Major Alfredo Reinado, who led a rebel group of sacked soldiers, was arrested by Australian troops, Australian Brigadier Gus Gilmore said on Wednesday.
The arrest came the day after a gun amnesty designed to contain recent violence expired.
"Major Reinado, together with a group of 21 other people, was identified as being in possession of weapons without authorisation and was detained," Gilmore said.
He said 11 handguns and a "significant amount of ammunition" were confiscated from them.
"Major Reinado and those detained with him will now be dealt with by the Timorese authorities," he said.
Longuinhos Monteiro, East Timor's prosecutor-general, confirmed the arrest, saying Reinado had "to account for" the guns and ammunition.
Rebels led by Reinado had surrendered their weapons to Australian troops last month on the orders of Xanana Gusmao, East Timor's president.
Reinado and his rebels fled to the hills in April after battles with loyalist forces in Dili before more than 2,200 Australian, Portuguese, Malaysian and New Zealand peacekeepers were invited into East Timor by the president to restore order.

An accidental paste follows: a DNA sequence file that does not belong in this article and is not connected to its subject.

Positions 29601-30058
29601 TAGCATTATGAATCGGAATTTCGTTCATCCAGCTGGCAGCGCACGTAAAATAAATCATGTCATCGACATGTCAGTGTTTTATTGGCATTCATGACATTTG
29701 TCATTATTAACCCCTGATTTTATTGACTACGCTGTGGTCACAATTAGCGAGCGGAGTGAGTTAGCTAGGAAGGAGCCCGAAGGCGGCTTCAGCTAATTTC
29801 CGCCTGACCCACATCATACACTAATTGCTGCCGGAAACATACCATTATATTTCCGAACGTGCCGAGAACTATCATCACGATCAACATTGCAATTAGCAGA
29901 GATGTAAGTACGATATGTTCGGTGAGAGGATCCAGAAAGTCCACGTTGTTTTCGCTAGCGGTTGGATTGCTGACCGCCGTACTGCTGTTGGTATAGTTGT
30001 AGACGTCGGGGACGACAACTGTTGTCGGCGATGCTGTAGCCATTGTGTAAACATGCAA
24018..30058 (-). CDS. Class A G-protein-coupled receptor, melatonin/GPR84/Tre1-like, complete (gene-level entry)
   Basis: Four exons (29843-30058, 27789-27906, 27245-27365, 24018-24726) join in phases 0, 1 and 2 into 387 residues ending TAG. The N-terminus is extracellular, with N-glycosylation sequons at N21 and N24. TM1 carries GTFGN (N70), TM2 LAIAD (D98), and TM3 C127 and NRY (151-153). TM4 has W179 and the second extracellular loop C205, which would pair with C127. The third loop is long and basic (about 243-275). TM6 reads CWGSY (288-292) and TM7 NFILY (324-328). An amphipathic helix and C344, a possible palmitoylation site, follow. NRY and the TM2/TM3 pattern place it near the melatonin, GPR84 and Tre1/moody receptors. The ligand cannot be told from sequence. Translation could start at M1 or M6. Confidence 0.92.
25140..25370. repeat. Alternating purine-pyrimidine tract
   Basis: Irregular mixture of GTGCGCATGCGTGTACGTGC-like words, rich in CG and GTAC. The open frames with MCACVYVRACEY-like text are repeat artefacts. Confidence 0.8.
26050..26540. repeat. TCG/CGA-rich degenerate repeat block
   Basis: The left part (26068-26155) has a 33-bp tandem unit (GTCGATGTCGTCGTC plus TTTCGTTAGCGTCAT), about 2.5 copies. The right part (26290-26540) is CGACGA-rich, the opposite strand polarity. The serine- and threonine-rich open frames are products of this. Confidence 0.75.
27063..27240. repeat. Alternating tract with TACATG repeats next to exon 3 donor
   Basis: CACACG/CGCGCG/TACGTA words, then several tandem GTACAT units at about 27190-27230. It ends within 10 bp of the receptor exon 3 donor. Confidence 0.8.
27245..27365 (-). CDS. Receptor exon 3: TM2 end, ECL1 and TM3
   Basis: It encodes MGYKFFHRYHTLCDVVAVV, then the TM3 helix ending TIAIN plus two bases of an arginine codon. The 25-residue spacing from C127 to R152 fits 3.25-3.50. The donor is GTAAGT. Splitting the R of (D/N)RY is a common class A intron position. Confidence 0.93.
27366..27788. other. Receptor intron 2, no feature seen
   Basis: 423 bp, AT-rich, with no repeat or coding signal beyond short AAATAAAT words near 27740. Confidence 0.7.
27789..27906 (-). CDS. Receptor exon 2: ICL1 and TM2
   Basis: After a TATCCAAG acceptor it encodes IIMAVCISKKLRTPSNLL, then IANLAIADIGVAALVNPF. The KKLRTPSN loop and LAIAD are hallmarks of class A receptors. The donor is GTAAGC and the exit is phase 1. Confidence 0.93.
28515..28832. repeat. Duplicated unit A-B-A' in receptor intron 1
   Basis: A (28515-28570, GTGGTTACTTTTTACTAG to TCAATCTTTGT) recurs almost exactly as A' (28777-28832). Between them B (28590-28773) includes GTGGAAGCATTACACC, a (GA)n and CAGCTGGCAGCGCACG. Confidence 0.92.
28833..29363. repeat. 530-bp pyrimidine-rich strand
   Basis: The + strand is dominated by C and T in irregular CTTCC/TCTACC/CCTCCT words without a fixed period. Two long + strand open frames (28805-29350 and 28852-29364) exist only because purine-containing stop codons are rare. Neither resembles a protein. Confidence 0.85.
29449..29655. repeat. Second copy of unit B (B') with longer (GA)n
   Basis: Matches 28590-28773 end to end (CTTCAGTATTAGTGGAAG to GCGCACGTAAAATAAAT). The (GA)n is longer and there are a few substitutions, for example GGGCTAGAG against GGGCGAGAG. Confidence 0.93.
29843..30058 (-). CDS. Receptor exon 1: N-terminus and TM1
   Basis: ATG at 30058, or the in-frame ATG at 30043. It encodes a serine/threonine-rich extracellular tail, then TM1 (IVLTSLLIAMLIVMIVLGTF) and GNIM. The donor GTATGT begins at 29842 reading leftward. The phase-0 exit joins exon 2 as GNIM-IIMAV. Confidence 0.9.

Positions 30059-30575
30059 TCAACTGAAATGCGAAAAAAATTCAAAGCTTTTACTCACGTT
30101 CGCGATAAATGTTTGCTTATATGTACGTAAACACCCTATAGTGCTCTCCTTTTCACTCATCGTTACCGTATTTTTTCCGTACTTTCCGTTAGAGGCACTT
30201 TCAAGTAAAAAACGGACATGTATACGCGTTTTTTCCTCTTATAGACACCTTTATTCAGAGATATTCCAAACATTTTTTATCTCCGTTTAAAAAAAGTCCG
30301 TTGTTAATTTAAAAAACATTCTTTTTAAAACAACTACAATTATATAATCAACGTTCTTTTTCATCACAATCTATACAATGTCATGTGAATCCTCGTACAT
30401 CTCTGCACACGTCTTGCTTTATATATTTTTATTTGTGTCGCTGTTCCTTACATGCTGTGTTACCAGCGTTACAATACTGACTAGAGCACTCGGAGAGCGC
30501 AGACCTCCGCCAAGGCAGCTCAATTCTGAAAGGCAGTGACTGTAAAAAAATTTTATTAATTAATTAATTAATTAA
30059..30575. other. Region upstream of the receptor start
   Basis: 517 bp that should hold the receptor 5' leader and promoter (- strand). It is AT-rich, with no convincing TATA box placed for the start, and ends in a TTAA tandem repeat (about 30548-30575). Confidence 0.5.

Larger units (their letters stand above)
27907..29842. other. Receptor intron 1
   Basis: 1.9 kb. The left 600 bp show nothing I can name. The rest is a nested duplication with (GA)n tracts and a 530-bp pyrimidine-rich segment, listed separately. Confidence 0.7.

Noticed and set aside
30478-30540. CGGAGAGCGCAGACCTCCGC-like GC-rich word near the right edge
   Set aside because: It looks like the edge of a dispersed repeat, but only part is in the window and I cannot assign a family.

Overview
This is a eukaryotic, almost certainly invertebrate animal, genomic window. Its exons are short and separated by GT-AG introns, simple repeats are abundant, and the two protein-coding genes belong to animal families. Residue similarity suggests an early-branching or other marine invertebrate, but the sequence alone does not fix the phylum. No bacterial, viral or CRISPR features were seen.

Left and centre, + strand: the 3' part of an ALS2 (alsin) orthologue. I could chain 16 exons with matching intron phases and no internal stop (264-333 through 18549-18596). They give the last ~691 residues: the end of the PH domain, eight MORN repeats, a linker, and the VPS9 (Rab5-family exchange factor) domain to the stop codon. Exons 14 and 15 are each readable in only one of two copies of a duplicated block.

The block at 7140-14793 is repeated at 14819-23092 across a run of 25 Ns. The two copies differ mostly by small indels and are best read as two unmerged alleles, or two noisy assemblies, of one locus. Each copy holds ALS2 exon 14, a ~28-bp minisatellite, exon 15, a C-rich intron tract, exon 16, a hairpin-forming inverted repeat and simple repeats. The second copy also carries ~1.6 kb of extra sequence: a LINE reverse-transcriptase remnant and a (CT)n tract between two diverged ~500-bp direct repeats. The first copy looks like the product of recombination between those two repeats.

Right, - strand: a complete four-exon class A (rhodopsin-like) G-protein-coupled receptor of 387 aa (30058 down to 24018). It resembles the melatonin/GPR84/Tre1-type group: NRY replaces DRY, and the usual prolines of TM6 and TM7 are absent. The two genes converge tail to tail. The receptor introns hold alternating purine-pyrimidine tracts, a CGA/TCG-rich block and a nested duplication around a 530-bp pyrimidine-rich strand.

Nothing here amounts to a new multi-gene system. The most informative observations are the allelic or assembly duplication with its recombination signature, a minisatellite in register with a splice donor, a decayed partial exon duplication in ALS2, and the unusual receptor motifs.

The fighting between soldiers ballooned into widespread street violence that killed at least 30 people and drove 150,000 from their homes.
The unrest had its origins in the March sacking of about 600 soldiers by Mari Alkatiri, the former prime minister. They had deserted their barracks complaining of discrimination.
Gusmao has defended Reinado, saying that he led his men into the mountains to avoid conflict.
Meanwhile on Wednesday, the Australian foreign minister said the situation in East Timor had stabilised and Canberra would soon reduce the 1,400 troops it has there.
"But pulling them out altogether is going to depend very much on the situation on the ground," Alexander Downer told Malaysian television.
"It's going to depend a bit on the United Nations too. The sort of new mission that the United Nations set up in East Timor will influence us, I suppose."